Turkey Pesto Olive Feta FFF-a-boli | Farm Fresh Feasts

Then my spouse asked for a Nic-o-boli for his birthday, and I veered off into a different direction.  What if I took that topping combination I'd envisioned, and stuffed it into a rolled pizza?

Turkey Pesto Olive Feta FFF-a-boli | Farm Fresh Feasts

We all agreed it worked great.  If you have leftover turkey meat, and you've put up your pesto (or have a jar in the fridge) try this FFF-a-boli.  It's delicious (and what I'd be making for Friday Night Pizza Night the day after Thanksgiving if I wasn't a food blogger who has been inspired by this)!

Friday, November 1, 2013

Vegetarian Antipasti FFF-a-boli Rolled Pizza on Sweet Potato Dough

A cheesy mix of mushrooms, artichokes, pickled peppers, pesto and olives rolled in a sweet potato crust

Vegetarian Antipasti FFF-a-boli Rolled Pizza on Sweet Potato Dough | Farm Fresh Feasts

It's been a while since I've shared a rolled pizza.  I started with a Basic FarmFreshFeasts-a-boli, then later a Beef and Mushroom FFF-a-boli.  Coming next Friday I'll have a tasty turkey 'boli using Thanksgiving leftovers.  But today, I am all about the vegetables.

The base of this rolled pizza is a Roasted Sweet Potato crust I shared here. [Can you tell that I make multiple batches of dough in one go, so I can play around with the toppings?]  Since I usually have an antipasti bar going on in my refrigerator door I grabbed a bunch of jars for pizza topping ideas.  I put back the grape jelly, peach jam, sriracha and lemongrass but kept the stuff you see below.  Starting with a base of sautéed mushrooms, I added some pickled peppers, then olives and artichoke hearts, with pesto to tie the whole thing together.  Three cheeses make this extra gooey and yummy.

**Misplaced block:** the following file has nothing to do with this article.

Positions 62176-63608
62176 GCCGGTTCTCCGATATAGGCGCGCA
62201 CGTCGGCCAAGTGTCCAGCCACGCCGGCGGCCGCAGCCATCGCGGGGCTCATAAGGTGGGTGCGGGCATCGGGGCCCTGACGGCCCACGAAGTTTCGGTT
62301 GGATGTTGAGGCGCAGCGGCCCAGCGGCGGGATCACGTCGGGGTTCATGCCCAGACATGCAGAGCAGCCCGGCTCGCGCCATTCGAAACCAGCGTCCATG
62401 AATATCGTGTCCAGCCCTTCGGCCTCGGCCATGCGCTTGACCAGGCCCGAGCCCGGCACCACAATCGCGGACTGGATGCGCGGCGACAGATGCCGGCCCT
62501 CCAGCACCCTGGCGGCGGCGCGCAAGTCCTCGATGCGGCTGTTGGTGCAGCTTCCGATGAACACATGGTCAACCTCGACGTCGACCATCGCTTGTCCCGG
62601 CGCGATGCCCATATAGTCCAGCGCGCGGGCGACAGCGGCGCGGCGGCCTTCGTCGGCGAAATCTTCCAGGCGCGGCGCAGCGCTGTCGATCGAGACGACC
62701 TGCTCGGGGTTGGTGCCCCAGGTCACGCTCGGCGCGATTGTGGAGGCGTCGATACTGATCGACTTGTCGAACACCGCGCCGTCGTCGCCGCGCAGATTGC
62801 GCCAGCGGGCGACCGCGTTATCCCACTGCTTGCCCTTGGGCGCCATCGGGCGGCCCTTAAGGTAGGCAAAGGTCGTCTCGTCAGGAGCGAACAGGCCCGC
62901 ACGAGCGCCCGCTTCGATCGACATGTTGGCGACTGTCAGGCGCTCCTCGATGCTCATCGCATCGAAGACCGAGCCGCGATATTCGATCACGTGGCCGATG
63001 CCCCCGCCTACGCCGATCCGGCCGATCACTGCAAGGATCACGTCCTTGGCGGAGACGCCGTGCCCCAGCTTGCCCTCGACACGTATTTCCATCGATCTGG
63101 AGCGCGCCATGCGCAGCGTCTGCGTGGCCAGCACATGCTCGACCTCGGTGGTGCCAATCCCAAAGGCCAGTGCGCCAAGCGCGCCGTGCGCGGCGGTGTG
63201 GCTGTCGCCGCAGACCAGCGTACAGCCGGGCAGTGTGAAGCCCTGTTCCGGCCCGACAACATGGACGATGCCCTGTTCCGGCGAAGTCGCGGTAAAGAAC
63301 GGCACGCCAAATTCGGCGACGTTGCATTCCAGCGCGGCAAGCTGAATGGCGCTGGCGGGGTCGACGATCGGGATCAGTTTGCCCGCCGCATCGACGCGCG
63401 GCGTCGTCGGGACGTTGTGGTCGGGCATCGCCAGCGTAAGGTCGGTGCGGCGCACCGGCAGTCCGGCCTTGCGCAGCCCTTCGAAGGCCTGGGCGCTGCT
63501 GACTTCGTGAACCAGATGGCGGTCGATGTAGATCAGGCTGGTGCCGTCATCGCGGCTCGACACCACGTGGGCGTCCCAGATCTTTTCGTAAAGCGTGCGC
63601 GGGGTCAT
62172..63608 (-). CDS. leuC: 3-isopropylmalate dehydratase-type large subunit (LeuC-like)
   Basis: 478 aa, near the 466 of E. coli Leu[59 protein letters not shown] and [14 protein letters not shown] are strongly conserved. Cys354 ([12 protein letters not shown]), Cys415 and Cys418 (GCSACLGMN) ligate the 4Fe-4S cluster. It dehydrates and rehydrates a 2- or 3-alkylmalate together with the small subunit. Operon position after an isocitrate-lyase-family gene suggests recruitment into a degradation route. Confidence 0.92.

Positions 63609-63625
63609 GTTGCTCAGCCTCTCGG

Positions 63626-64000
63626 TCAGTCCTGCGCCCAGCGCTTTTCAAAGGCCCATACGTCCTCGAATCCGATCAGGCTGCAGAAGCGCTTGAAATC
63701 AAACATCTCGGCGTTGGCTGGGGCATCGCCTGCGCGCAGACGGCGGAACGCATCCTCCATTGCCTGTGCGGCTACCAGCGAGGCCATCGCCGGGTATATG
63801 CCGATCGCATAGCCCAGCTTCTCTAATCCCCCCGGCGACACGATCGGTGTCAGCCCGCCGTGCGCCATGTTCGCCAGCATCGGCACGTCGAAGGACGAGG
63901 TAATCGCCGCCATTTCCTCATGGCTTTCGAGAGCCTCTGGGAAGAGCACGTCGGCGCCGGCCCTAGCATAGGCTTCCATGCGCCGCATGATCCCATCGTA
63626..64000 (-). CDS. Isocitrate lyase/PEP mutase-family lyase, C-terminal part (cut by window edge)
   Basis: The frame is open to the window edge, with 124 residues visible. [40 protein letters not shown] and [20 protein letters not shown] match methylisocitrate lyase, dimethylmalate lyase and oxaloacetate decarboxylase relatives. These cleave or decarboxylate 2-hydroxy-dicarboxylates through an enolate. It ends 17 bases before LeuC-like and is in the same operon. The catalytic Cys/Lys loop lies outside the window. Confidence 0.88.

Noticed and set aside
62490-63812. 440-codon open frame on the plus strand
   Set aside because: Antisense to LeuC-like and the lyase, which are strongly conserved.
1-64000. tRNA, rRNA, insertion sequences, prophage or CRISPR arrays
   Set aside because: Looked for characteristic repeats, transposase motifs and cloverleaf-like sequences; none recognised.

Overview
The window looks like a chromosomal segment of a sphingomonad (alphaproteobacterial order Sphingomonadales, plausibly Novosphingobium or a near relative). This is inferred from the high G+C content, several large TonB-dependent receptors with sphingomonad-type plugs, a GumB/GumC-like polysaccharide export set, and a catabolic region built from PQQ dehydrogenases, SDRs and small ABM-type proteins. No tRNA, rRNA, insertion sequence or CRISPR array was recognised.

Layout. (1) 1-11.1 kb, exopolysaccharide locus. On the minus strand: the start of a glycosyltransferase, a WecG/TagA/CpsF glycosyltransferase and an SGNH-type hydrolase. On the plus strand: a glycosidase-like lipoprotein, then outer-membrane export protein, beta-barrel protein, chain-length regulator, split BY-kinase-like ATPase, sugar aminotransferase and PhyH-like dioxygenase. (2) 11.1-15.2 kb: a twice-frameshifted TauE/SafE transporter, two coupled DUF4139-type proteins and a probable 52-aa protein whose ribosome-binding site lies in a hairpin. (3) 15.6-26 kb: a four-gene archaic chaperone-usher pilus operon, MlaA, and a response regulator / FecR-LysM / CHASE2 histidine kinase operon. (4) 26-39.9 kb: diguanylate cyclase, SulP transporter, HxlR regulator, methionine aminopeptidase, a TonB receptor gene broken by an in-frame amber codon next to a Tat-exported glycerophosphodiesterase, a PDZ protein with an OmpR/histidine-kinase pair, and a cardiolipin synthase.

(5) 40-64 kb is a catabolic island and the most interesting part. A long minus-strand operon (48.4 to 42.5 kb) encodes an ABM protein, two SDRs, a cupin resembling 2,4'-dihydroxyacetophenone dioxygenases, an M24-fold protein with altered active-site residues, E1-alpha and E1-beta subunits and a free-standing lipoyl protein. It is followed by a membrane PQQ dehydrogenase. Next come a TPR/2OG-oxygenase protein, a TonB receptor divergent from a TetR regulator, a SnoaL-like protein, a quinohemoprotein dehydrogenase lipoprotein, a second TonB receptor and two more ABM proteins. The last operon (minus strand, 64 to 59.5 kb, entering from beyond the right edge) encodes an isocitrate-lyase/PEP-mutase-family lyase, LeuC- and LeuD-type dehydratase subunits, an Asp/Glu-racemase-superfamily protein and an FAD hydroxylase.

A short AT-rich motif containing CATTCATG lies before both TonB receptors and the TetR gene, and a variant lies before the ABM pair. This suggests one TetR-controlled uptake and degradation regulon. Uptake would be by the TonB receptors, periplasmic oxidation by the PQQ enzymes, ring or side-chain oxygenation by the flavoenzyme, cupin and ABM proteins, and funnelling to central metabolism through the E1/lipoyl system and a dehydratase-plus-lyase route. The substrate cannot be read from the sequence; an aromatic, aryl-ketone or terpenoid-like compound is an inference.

If you eat turkey for Thanksgiving, but will be serving vegetarians in your post-Thanksgiving Eat All The Leftovers period, keep this pizza in mind.

Monday, August 12, 2013

Mediterranean Tomato Tart (artichokes, green olives, arugula, feta)

A savory tart of tomatoes topped with an artichoke, arugula pesto, and green olive mixture with plenty of cheeses.

I know I've been about the Mediterranean lately, with my Fattoush dip, the slow cooker Greek chicken tacos, and the five layer Mediterranean dip.  Is it my subconscious calling for a vacation?  I took a vacation last week (and thankfully did this post all up well beforehand so I didn't have to rush around and write in the post-endless driving/massive laundry doing/when do I get to kick back? phase).  The pictures are not as good as some I've taken since I learned how to take better ones, but the flavor of this tart is delicious.

I created this recipe from a desire to have a less 'cheesy rich' version of the Basil Tomato Tart.  It has the tasty combination of artichoke hearts and green olives.  I first tried that on pizza and wow!  I'd never cared for olives until I had an artichoke and green olive pizza.  Now I love them and can eat them any way.  If you don't have arugula pesto, any pesto would substitute.  But if you're overrun with arugula, try this pesto.  I got the pesto recipe from Farmer John's The Real Dirt on Vegetables.  It's a great cookbook I bought through my CSA back in Virginia, Blenheim Organic Gardens.
Hey guess what?  Store bought pie crust still.  One of these days . . . but no, first things first.  Since I've been reading Cooked by Michael Pollan with the HOMEGROWN book club I'm more interested in sourdough bread and kimchi than in pie crust.  This morning I start my sourdough starter, so in a week I'll be rolling in the dough . . .